Classified as a work boot, the Ranger is actually a cross-over boot in the Rocky lineup. Based on its design and features, it can stand the work day and transition to the field, hanging tough in the nastiest of terrain. While not a snow type boot or categorized in the “performance” category, this boot is truly a three season go-to product. Here are the specifications as per Rocky on the Ranger series;
Rocky Ranger waterproof work boot is made with a Gore-Tex waterproof construction. It is built durably waterproof and highly breathable, this fabric is a microporous membrane structure, which means no external moisture (rain, snow, sleet, or puddles) can penetrate the fabric, but internal moisture from perspiration can easily evaporate.
An additional key comfort feature of Rocky Ranger is its contoured removable insole that provides direct underfoot cushioning.
Another key feature of the Rocky Ranger work boot is its high quality oil resistant rubber Vibram outsole for durability along with its right angled heel breast to aid in ladder rung climbing circumstances such as encountered by railroads.
In addition to meeting the highest ASTM F2413-05 Impact & Compression standards, the Rocky Ranger also complies with its Electrical Hazard standards. This type of work boot is made with insulating bottoms providing secondary electrical hazard protection to those areas dealing with open circuits under dry conditions, but can also be worn in work areas requiring only basic protective toe work boots.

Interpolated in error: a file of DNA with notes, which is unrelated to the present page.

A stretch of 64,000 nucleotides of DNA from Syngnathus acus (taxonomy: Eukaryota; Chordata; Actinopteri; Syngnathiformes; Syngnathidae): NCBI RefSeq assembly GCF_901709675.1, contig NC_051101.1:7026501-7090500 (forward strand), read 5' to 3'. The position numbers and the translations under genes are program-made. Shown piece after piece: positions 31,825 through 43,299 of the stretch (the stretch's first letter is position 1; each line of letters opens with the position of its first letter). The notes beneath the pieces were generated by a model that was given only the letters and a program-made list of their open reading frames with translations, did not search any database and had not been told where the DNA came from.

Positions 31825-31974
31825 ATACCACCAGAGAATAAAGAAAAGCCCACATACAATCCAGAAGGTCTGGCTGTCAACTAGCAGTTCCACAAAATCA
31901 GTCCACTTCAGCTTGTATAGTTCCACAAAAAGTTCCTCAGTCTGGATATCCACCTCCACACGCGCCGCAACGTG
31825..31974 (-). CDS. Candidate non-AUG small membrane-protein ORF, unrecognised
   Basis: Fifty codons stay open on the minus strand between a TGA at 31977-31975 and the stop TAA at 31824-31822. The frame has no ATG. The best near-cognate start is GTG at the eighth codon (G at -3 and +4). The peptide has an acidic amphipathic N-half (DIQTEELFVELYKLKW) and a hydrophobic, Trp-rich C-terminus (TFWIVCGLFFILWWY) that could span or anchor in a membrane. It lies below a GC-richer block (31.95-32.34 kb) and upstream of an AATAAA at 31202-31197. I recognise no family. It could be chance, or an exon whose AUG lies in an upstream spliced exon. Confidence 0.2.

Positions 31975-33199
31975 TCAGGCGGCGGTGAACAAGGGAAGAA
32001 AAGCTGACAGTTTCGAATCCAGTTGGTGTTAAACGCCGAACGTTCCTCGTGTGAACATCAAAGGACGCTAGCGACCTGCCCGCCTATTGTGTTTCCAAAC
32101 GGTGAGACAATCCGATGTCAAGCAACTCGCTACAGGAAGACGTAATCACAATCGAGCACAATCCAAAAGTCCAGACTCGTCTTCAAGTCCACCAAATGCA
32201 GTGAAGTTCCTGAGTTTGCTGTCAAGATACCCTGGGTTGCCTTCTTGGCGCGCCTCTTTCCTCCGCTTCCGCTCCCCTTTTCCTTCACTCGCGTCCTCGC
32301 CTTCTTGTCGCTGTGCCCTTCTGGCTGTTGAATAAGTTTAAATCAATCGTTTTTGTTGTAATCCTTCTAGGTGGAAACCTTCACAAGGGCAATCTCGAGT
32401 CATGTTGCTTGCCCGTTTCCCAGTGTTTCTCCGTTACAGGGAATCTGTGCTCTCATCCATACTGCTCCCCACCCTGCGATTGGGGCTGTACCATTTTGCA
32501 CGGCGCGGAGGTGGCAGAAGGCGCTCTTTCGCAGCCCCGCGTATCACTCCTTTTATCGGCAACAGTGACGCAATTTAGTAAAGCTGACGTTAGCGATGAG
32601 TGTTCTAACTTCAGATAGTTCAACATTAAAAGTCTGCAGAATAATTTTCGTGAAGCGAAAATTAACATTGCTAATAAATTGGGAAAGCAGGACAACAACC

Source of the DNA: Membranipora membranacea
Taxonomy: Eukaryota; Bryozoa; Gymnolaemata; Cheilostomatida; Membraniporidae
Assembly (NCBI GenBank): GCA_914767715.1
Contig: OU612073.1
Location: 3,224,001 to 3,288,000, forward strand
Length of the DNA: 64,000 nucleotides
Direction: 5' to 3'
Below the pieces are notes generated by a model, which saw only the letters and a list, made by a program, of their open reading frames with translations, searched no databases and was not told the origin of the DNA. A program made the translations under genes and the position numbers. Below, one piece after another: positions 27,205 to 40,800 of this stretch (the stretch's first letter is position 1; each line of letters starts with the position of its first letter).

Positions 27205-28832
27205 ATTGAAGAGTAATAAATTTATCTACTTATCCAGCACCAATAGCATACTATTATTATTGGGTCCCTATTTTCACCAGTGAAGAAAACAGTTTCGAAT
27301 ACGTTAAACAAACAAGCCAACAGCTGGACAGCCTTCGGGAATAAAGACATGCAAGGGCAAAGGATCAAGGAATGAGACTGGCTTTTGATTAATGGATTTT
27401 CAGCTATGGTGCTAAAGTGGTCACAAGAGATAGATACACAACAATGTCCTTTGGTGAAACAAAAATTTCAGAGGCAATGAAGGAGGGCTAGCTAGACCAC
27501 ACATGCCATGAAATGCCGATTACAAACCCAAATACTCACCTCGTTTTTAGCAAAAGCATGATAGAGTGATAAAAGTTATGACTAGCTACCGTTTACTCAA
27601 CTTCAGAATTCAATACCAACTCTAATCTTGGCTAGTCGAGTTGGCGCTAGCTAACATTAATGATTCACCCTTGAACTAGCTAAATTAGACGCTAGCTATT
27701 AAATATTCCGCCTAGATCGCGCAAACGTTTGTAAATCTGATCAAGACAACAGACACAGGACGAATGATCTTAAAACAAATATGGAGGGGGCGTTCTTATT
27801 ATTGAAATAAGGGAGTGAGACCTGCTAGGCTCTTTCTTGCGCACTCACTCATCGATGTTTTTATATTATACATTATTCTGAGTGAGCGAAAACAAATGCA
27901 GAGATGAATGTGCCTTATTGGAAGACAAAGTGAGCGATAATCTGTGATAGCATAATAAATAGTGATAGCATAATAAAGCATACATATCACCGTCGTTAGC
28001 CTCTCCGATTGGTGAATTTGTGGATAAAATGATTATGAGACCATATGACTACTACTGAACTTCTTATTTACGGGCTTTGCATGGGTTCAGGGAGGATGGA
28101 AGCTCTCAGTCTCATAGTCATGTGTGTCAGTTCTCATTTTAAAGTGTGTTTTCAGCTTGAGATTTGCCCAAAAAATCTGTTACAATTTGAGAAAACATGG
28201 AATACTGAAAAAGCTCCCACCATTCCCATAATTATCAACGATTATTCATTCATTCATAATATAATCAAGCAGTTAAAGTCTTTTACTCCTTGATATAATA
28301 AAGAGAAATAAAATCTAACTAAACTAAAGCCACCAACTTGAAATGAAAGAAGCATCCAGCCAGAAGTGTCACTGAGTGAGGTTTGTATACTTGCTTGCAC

· Electrical Hazard
· Goodyear welt construction
· Guaranteed waterproof and breathable Gore-Tex fabric
· Steel Toe provides solid protection in the toe area
· Vibram® outsole
Note: This specification is relative to the Rocky Ranger stock #6224, which is actually an 8” version of the same boot described in the article.
It appears that evolution has been good to the Ranger line over the years within the area of materials advancement. While I am not sure all aspects of the technology from the boot I bought a few years ago are exactly the same as what is available today, those materials have only gotten better. The 6” Ranger is no longer available through the Rocky website directly; however the 8” is available and comes in a steel and non-steel toe version according to those on behalf of Rocky public relations. The Ranger is a staple in the Rocky line up and if you are contemplating a boot purchase in the near future, I would recommend giving the Ranger the opportunity to show you versatility, performance, support and value. These boots sell for around $170.00 full retail, so some better deals are out there on them if you are thrifty and do a bit of research.
I was able to find a 6” Range new-in-box for less than half of the retail price. I think this boot has performed over and above expectations with the needed ankle support, grip and toughness need by the professional hunting community. And if your job requires a work boot, the Rocky Ranger is a two-for-one you wouldn’t want to miss.